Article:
The weather in Hawaii is, of course, phenomenal, with regular warm rain keeping this part of the island lush and green in between epic sunny days. The ocean is clean, beautiful and readily accessible. And working at home I don’t deal with traffic much at all.

I enjoy a great home and great quality of life quite affordably here in Hawaii, and that’s been a major step toward achieving my four-hour workweek. I’ve thought for a while about the “freedom to be poor,” and by that phrase I mean that if you keep the bills low you can be modest in income but still rich in quality of life.

I’ve chosen a middle path now, however, rather than the freedom to be poor or the shackles of being rich, because I certainly have bills, but I’m also not looking at the massive bills that would have come from buying an equivalent home in Santa Barbara. In other words, it’s not a stretch for me to pay for my house and other expenses here in Hawaii, and it definitely can be in Santa Barbara where real estate is so much more pricey.

So I’m still lawyering and am still tethered by my mortgage and various other bills, but I can now see more clearly how to get from here — the regular day job as a solo lawyer who enjoys a lot of freedom already — to there — a four-hour workweek or something close to it, while still enjoying the same standard of living and the same freedoms.

Passive income is key to Ferriss’ vision of the four-hour workweek as well as mine. I have a couple of efforts underway to create the “muse” that Ferriss writes about.

The first is particular to my line of work. Part of my job is helping clients develop community-scale solar projects. I help with permitting, financial analysis, interconnection to the grid, etc. One of my objectives is to successfully develop a number of projects and earn an equity share in one or more projects for good long-term passive income.

However, that’s particular to me and my line of work, and I won’t dwell on that further here. Another option I’m pursuing is feasible for pretty much anyone, and it’s a new and interesting opportunity.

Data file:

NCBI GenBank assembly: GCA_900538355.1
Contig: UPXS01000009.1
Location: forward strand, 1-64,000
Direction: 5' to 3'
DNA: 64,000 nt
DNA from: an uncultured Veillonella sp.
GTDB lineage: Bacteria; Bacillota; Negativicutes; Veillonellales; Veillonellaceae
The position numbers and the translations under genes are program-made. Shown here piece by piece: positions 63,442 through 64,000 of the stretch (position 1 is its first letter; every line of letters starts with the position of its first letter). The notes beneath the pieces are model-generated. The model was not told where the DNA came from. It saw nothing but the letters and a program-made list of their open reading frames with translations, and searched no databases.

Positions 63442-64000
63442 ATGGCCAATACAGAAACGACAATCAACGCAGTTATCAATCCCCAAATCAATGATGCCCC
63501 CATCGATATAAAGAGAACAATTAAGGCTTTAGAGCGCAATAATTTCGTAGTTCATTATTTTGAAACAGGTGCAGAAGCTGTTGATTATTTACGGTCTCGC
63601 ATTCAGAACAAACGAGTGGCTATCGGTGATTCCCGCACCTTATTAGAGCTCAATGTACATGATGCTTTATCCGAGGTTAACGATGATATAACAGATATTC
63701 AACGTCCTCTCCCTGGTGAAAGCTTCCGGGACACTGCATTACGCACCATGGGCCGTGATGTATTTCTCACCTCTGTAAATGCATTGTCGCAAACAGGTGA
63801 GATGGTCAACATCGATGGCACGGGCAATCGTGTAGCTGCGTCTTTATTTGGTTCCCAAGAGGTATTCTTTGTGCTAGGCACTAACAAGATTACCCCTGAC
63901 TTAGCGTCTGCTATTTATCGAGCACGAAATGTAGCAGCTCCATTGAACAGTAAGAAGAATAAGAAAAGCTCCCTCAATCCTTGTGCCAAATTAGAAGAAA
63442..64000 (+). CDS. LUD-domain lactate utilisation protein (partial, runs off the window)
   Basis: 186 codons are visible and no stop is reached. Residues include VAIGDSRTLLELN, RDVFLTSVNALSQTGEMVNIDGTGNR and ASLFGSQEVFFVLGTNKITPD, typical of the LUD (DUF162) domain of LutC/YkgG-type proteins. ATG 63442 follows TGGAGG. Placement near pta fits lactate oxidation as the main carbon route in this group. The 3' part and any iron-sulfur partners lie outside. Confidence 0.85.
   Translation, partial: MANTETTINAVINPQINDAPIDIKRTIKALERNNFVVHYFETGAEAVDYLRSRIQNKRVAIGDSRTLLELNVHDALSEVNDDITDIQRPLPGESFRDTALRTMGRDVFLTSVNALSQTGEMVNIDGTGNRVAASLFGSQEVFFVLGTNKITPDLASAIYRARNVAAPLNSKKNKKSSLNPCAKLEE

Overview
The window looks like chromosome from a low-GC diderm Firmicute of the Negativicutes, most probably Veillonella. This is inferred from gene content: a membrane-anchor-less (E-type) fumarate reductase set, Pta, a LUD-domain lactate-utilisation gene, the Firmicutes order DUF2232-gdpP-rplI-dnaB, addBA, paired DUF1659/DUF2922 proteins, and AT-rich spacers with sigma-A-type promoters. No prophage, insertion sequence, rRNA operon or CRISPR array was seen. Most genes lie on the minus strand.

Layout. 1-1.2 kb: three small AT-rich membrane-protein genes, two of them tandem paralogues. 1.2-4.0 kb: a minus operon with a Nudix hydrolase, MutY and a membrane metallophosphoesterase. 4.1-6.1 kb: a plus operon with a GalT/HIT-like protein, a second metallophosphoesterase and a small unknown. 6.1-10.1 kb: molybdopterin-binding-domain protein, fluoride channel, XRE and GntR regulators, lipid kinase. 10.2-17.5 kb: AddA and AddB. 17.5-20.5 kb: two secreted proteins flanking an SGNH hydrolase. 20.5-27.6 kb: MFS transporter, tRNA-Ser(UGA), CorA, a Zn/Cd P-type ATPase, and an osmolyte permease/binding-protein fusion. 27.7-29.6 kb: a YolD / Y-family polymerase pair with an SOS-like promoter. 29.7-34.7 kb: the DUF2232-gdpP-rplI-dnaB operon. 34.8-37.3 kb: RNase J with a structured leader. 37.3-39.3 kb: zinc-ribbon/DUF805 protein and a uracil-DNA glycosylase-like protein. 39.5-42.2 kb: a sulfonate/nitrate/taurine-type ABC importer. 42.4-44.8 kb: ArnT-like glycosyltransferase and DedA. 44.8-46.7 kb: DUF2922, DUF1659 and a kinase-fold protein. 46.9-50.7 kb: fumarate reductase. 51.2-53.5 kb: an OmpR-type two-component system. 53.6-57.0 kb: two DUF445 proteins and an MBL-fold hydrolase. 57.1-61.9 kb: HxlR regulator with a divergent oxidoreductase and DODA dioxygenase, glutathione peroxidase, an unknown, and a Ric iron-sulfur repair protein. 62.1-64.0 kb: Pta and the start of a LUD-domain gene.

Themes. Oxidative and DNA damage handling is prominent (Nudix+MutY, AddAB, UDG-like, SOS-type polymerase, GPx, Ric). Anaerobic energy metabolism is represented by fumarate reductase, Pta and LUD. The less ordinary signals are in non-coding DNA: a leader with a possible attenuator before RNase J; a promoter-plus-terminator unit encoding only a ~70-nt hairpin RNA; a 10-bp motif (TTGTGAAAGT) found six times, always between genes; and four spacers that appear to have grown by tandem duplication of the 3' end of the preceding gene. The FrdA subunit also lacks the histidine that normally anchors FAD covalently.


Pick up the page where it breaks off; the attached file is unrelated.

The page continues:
It seems cliché already to talk about Bitcoin as the next big thing. But it’s true: Bitcoin is the next big thing. Or, to be more accurate, cryptocurrencies in general are the next big thing. My feeling, after having followed the cryptocurrency market for a number of years, is that we’re likely to see global “bitcoinization,” where all or most fiat currencies become Bitcoin (or something like it), over the next couple of decades — whether nation-states go along with this massive shift or not. The cat is out of the bag. If this shift does in fact happen, we’ve got a lot of growth in this space ahead of us.

Bitcoin excites me because of its potential to transform global finance because it’s not a “fiat” currency (government-issued and controlled), and because of its ability to be used anywhere in the world. Basically, Bitcoin allows for borderless transactions as well as anonymity. There’s a lot more to Bitcoin than this, but I won’t focus on it further here. I described the basics of Bitcoin in this column. My point in bringing Bitcoin up here is to discuss its potential as a “muse.”

Another recent column looked at how to invest in Bitcoin. I concluded, after a lot of individual research and trial and error with various investment options, that probably the best way to invest in Bitcoin is to simply buy and hold Bitcoin. This is arguably still good advice, but with some important caveats because the price has grown so high that it seems likely that we’ll see a large correction or two before long.

Bitcoin has increased from around $200 in early 2015 to as high as $19,000 this year. If you bought at its low and held until the recent peak, you would have realized almost a 100x gain on your investment. That’s incredible. I still support buying Bitcoin as a solid investment, even at today’s stratospheric prices, because the potential further increase in the price is, and will remain for a very long time, substantial. (As always, only invest in this area what you can afford to lose since this is still a young market with high volatility.)

That’s because the supply of Bitcoin is fundamentally limited by the Bitcoin algorithm: Only 12.5 new bitcoin can be created (“mined”) every 10 minutes, and only 21 million will ever be mined. It will take until approximately 2140 to mine all those coins, so there’s plenty of upside still in terms of price increases and additional coins.